With the town having a power outage, I hopped on the bike to ride at least the final 10 km to surpass the 500 km mark. At 8.5k, I blew the back tire on something sharp enough to cut through the tire. Determined to get the last 1.5 k in, I replaced the tube and zipped out for a few more passing the 500 mark today!
Tomorrow is the final day of the Summer Theatre Camp in Strathroy with a couple of short performances for families and friends.
With the wild, wild weather, I was almost sure today would force me to miss, but I actually slipped out between downpours and constant rumble of thunder and the lightening.
Back in my flying days, weather seemed to always plague my cross country trips.
While at school in BC for flying, I was attempting to do a flight from Langley (near Vancouver) to Calgary and then Edmonton with an overnight stay. It was February and despite the weather over the Rockies not being in my favour, I attempted it anyways. By the time I got to Enderby I had been forced to fly the valley because the cloud had chopped off the mountain tops. I kept pushing, hoping the weather would improve. It did exactly the opposite and I was into flurries when I got to Revelstoke. I attempted a canyon turn to turn around and get out ... and by some miracle, avoided clipping the tree tops with the wings and escaped. I made a stop at Kelowna airport where regathered what sanity I had left, closed my flight plan and refiled another. I made it back to Langley after spending more than 5 hours in the air.
On another trip, I flew to Ottawa and Montreal from Hamilton in a Piper Arrow and took my dad with me. On the way back from Montreal Dorval, I had planned to fly South of Lake Ontario through Syracuse, Rochester and Niagara Falls, but a weather system forced a change in plans. We landed in Kingston, changed the flight plan and then continued North of the lake with a stop in Kitchener (I don't remember why), and then back to Hamilton.
On my mother's first and only time flying with me (props to her for being so trusting!), along with my dad, we flew from Hamilton down to Mount Holly, NJ with a night flight over Atlantic City. A couple days later, on the way home, we ran into a blizzard over Buffalo (in November!) and Air Traffic Control closed the area to VFR flights. I checked the map for the closest airport to put down which ended up being Olean, NY, a little single runway uncontrolled airport on the top of a hill in the middle of nowhere. We called for a taxi and stayed at a hotel for the night. In the morning, with full intentions of getting home, we returned to the airport only to be faced with a very high 90 degree crosswind. I attempted a departure anyways, feeling the wind push the aircraft sideways across the runway towards the edge.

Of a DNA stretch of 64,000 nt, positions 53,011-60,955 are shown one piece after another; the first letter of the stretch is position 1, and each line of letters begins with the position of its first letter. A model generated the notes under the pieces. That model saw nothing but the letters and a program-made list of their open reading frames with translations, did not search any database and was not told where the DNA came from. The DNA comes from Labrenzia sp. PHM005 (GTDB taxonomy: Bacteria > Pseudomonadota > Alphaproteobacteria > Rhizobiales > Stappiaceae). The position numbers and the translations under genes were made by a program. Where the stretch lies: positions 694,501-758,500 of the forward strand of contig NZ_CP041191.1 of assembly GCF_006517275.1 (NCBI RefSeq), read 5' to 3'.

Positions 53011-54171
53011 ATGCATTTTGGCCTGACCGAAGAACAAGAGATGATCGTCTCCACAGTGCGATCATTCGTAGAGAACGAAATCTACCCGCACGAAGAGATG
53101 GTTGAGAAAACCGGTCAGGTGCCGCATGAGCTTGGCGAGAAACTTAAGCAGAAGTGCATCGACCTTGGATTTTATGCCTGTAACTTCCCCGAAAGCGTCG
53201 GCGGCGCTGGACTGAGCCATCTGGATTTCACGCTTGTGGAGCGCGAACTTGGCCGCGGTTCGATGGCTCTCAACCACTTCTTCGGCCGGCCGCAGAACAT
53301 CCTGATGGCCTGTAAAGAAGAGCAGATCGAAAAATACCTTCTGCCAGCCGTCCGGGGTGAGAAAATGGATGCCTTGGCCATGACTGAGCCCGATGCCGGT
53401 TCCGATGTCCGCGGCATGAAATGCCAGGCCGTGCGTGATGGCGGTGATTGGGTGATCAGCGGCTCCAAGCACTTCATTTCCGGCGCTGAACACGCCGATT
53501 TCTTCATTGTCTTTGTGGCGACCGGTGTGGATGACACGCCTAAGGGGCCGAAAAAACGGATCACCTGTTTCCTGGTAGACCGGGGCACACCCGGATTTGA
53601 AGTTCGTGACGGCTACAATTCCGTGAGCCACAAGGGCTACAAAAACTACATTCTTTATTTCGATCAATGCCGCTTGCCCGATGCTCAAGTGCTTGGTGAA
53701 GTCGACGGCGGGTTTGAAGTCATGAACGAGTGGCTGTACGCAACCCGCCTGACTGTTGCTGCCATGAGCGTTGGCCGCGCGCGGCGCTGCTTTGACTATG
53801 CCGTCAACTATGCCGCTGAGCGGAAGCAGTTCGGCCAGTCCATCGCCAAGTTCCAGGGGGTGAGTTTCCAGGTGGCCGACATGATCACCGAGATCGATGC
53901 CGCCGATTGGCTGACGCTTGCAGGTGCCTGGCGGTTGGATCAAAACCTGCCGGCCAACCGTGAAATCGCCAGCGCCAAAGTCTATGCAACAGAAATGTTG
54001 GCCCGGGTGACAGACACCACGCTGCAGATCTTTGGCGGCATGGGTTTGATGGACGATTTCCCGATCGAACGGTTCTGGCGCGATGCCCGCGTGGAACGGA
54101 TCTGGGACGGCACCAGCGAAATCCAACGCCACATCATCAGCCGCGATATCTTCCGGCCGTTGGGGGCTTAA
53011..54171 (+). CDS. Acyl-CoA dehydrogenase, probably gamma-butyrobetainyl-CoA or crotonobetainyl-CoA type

Weather has its way of making your well thought out plans meaningless.
Global Warming: All the cool planets are doing it!
Passports. I grew up never having one because all our travel was to the US and it wasn't required. So today, I applied for a renewal because my last 10-year passport expires in March 2024. I'm a bit surprised that 10 years has gone by since I renewed it last. Where did that time go? Although, in the last 10, I've been fortunate to have done lots of travelling.
As kids, we were fortunate to travel, much of it to Florida, where my grandparents and uncles lived. I have truckloads of wonderful memories from those family trips. Mom & Dad tell of the trips where they would put money in envelopes for each day to spend. That is mind blowing amazing. What an investment they made. It's because of them that I have a travel bug and that I put it high on the priority list of things to invest in.
The other day, Rebecca, Winona and I were figuring out when each of us took our first airplane trip on our own. We had a good laugh when I thought about mine and discovered that my "first solo" flight for my pilot's licence was my first. A full 10 minutes.
The list of places to see is long and the time to do it is short. But every trip, even when there's some hiccups, has been and is worth it. Now, I just need to get my money's worth out of my new 10-year passport.
(Photo: St. Augustine Beach, Florida, 6 years old)